Flannery O’Connor (Dictionary of World Biography: Twentieth Century)
Article abstract: In her short lifetime, Flannery O’Connor created a small but significant body of fiction and nonfiction unique in American literature, Southern literature, Catholic literature, and feminist literature.
Mary Flannery O’Connor was born in Savannah, Georgia, on March 25, 1925, the only child of Edward Francis O’Connor, Jr., and Regina Cline O’Connor, both of whom came from prominent Southern Catholic families. Flannery was a happy, sensitive, and independent child. When she was twelve, her father became critically ill with disseminated lupus, a rare and incurable metabolic disease, and the family moved from Savannah into the Cline home in Milledgeville, which formerly had been the governor’s mansion (when Milledgeville was the capital of Georgia). Three years later her father died.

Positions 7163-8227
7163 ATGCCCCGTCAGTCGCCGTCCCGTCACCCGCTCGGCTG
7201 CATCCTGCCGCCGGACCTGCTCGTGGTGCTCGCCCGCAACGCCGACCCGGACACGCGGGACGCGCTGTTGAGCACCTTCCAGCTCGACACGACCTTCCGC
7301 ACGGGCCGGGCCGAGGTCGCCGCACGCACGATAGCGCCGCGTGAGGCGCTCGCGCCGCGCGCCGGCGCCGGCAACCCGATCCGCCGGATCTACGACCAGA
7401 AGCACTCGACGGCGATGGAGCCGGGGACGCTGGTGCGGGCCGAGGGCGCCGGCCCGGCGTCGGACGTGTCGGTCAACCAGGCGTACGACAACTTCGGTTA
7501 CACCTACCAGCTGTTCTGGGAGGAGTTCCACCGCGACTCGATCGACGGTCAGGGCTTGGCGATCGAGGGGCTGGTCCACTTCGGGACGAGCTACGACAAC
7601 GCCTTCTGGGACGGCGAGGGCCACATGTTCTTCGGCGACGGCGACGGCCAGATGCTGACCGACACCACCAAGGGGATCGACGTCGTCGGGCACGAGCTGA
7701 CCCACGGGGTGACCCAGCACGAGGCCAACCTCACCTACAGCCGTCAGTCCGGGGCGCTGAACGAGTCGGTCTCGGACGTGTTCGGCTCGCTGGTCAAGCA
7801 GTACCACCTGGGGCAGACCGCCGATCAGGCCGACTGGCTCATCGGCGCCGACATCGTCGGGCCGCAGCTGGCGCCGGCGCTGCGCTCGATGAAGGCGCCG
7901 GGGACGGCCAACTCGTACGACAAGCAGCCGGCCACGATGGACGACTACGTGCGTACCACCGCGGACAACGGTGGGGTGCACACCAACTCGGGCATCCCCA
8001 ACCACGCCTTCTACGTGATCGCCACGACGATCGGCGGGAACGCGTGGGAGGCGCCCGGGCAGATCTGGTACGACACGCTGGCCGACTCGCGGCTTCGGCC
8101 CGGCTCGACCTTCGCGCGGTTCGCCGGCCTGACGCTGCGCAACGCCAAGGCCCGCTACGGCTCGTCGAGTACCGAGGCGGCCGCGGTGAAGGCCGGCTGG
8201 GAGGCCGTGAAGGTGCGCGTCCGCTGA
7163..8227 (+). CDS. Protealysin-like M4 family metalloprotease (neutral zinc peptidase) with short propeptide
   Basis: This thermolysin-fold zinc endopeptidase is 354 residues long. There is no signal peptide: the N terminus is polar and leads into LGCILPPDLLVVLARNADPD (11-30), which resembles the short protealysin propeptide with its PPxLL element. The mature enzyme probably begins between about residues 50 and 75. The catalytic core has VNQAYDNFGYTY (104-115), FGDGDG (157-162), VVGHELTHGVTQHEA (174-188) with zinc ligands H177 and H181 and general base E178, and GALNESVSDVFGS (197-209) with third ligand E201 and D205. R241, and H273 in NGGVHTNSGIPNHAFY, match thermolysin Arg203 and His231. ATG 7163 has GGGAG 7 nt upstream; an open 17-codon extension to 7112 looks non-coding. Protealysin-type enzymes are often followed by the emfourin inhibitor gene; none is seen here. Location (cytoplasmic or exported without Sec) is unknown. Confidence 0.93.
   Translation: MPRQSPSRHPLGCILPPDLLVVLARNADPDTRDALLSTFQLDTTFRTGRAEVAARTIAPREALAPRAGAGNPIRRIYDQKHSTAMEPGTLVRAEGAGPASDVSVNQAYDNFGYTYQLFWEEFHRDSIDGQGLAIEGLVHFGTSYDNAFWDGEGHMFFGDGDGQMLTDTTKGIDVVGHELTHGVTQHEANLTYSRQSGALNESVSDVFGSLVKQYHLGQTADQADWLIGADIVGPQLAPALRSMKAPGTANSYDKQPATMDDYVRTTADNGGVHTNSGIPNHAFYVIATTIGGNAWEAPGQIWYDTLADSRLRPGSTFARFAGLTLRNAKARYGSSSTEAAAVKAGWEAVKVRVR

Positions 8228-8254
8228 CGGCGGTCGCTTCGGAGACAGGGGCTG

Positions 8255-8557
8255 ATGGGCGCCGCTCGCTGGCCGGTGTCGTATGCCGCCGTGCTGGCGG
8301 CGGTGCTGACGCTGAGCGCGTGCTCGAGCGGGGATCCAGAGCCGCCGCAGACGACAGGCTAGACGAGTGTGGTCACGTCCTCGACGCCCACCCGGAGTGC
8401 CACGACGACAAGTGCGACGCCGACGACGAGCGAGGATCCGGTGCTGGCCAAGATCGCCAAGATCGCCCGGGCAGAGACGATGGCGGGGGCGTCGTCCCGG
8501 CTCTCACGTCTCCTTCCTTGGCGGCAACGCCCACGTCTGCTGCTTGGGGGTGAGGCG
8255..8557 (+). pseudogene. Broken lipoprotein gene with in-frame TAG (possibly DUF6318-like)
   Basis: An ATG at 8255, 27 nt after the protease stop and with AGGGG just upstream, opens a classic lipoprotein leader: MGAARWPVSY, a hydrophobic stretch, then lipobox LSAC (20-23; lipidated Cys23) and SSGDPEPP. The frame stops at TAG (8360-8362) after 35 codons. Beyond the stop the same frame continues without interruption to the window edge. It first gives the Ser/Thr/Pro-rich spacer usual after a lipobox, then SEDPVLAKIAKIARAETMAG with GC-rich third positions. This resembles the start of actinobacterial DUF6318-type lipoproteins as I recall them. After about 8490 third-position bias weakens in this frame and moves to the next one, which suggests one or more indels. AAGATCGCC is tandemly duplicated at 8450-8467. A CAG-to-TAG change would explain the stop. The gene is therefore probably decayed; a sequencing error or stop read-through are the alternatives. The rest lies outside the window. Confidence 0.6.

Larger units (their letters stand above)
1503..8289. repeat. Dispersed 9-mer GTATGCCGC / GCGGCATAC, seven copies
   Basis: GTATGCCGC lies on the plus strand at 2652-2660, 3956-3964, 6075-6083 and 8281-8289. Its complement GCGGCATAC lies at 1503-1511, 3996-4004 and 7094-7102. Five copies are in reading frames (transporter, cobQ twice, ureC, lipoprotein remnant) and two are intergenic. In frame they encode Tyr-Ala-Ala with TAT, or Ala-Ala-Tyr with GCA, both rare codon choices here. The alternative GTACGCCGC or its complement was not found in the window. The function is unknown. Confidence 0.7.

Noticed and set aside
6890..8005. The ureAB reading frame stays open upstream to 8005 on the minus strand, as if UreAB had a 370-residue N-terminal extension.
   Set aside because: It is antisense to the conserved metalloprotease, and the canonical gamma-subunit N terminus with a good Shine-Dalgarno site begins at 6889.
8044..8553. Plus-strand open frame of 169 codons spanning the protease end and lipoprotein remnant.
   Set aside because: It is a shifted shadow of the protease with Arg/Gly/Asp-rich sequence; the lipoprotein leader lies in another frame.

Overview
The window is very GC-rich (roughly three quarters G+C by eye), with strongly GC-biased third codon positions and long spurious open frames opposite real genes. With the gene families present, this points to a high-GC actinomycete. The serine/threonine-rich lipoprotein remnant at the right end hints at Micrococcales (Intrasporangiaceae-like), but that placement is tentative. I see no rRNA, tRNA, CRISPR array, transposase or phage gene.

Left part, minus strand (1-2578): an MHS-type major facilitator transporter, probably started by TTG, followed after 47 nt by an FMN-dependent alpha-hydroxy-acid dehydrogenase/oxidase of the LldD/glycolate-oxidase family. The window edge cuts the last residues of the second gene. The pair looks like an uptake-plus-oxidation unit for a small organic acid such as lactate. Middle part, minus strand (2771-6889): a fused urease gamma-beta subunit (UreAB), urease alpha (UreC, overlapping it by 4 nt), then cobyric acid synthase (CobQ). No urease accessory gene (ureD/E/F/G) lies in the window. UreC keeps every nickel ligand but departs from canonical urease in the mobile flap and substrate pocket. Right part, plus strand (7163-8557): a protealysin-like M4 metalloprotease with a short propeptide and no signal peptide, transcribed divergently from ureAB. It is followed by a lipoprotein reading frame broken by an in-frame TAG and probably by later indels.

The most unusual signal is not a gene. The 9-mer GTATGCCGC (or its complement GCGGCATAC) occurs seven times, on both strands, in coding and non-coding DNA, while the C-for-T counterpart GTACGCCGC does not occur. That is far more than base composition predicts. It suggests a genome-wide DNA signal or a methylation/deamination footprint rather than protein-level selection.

O’Connor attended Catholic elementary schools, Peabody High School, and Georgia College (then Georgia State College for Women) in Milledgeville, receiving an A.B. degree in 1945. While in college, she served as art editor and cartoonist for the school newspaper, editor of the literary quarterly, and feature editor of her yearbook.
She received a scholarship to study for an M.F.A. degree at the University of Iowa’s School for Writers, under the direction of Paul Engle. In 1946, while still a student, she published her first short story, “The Geranium,” in Accent magazine. She...
(The entire section is 1976 words.)
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